Mesothelioma Stages – the Butchart System

Mesothelioma Stages – the Butchart System

Mesothelioma is a cancer that is most often associated with exposure to asbestos. A diagnosis of Mesothelioma necessarily engenders a question of the possible treatments and outcome for the patient. The Butchart system is one way to gauge the stages of Mesothelioma.

Mesothelioma is like many cancers in that the variety of treatment options available changes with the progress of the disease. Catch it early and there are plenty of options to choose from. Catch it in the later stages and the prospects are not so positive. To understand the situation you or a friend who has been diagnosed with Mesothelioma are in, you need to understand the stages of the disease.

The Butchart System is the oldest staging system used for Mesothelioma. Oddly, there are others as well, but we will focus on the Butchart version in this article. The system is comprised of four stages and focuses on the primary tumor as a starting point. Let’s take a closer look.

Stage One

In stage one, the Mesothelioma has manifested in the pleura or lining of the chest. It is usually present in one side or the other. It may have also manifested in the diaphragm area as well.

Stage Two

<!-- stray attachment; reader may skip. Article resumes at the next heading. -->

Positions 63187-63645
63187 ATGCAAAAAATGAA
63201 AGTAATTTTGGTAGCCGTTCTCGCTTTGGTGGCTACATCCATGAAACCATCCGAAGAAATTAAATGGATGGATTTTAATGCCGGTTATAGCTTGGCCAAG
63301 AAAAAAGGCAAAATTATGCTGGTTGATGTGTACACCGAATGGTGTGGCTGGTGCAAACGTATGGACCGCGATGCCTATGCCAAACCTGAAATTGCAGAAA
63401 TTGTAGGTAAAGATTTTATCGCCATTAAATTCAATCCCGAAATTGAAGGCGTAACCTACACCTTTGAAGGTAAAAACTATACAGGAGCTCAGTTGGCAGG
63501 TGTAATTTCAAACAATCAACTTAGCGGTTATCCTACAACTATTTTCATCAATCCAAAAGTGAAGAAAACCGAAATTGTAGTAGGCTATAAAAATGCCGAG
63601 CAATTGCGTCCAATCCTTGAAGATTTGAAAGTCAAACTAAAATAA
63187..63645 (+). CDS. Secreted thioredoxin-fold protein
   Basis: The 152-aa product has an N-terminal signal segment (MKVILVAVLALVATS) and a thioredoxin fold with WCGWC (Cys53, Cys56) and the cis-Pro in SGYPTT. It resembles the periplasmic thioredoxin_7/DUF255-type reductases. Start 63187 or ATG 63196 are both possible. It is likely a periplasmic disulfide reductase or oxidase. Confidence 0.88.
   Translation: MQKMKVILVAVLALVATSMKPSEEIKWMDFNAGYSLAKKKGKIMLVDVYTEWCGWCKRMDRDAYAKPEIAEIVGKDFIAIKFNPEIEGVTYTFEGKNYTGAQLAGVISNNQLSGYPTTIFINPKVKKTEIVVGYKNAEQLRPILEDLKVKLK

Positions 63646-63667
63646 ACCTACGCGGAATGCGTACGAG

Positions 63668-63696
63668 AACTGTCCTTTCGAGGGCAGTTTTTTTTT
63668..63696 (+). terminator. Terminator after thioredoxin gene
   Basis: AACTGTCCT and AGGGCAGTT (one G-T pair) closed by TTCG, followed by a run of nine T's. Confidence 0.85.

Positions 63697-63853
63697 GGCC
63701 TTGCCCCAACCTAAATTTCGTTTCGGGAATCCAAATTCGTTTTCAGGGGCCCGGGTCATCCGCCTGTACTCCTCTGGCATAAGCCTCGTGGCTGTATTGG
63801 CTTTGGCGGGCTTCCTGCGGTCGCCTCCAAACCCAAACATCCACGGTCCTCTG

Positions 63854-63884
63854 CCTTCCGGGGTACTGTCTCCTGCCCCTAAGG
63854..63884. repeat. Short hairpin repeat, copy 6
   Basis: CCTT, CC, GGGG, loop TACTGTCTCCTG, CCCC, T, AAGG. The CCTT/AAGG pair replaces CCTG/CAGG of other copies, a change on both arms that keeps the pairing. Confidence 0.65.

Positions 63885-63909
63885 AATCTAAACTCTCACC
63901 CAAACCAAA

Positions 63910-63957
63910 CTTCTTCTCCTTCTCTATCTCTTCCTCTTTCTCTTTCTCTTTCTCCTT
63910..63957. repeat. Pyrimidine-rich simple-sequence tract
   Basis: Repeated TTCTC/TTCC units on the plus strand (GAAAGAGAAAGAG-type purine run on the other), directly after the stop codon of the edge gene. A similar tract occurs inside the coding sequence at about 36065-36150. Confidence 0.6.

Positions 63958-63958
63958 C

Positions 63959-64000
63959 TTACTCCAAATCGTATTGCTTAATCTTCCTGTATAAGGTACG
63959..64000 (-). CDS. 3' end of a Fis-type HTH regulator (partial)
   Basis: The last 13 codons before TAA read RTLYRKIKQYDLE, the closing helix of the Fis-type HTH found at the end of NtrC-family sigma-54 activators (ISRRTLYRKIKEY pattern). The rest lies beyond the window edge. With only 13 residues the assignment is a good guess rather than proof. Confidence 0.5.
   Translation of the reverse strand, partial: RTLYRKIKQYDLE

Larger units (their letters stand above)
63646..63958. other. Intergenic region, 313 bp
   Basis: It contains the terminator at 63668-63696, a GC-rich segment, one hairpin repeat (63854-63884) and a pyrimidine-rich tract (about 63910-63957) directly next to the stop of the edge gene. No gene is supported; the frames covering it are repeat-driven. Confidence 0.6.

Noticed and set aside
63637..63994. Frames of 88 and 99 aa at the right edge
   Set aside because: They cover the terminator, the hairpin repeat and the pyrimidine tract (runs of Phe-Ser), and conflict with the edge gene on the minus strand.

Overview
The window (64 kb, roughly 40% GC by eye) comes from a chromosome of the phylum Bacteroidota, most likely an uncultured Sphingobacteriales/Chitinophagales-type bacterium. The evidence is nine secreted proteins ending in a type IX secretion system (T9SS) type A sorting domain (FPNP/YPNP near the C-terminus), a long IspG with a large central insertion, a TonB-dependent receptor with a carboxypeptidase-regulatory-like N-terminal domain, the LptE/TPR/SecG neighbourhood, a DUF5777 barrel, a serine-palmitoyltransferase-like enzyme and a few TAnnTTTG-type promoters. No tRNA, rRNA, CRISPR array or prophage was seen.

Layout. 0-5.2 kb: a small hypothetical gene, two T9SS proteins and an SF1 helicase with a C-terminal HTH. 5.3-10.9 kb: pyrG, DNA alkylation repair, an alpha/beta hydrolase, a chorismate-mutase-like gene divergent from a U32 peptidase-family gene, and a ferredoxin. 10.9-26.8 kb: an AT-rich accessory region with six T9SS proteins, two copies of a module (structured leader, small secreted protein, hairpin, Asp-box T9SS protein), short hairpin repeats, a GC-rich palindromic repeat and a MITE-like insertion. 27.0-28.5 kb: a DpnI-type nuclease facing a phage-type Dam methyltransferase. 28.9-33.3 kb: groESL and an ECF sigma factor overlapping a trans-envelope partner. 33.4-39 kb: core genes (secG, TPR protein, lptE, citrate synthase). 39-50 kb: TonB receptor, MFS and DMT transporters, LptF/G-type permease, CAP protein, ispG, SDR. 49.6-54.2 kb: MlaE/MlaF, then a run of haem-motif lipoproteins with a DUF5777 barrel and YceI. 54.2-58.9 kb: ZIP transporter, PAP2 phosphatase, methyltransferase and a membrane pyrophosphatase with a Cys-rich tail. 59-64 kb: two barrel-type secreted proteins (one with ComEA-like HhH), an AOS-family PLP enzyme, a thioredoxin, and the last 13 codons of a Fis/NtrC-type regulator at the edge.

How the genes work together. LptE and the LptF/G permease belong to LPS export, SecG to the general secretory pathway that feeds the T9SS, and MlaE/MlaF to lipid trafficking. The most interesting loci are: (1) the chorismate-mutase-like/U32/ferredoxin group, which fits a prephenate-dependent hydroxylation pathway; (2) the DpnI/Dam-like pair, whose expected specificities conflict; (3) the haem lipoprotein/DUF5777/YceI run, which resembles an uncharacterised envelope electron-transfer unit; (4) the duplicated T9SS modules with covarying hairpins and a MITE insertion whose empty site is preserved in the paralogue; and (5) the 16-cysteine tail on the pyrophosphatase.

The Mesothelioma has advanced significantly at this stage. It is now in the lining of both sides of the chest cavity. It may also be in the esophagus and lining of the heart. Lymph nodes in the chest are almost certainly impacted and may be creating a method of movement for the cancer.

Stage Three

The cancer continues to spread. It is now clearly into the esophagus and heart lining. It is also spreading throughout the Mesothelium of the abdomen. Lymph nodes beyond the immediate chest area are also showing cancer cells.

Stage Four

The Mesothelium has metastasized fully. It is moving through the blood stream to other parts of the body. Multiple internal organs are now showing cancer cells. The situation is very dire.

So, what treatment options apply to each of these stages? There really isn’t a pat answer. The problem is the treatment usually is very aggressive. It can involve any combination of surgery, radiation and chemo therapy. The exact mix will depend on your overall health and the opinion of your physicians.

Thomas Ajava writes for – where you can learn more about the asbestos lawsuits being filed in Texas related to the oil and shipping industries among others.

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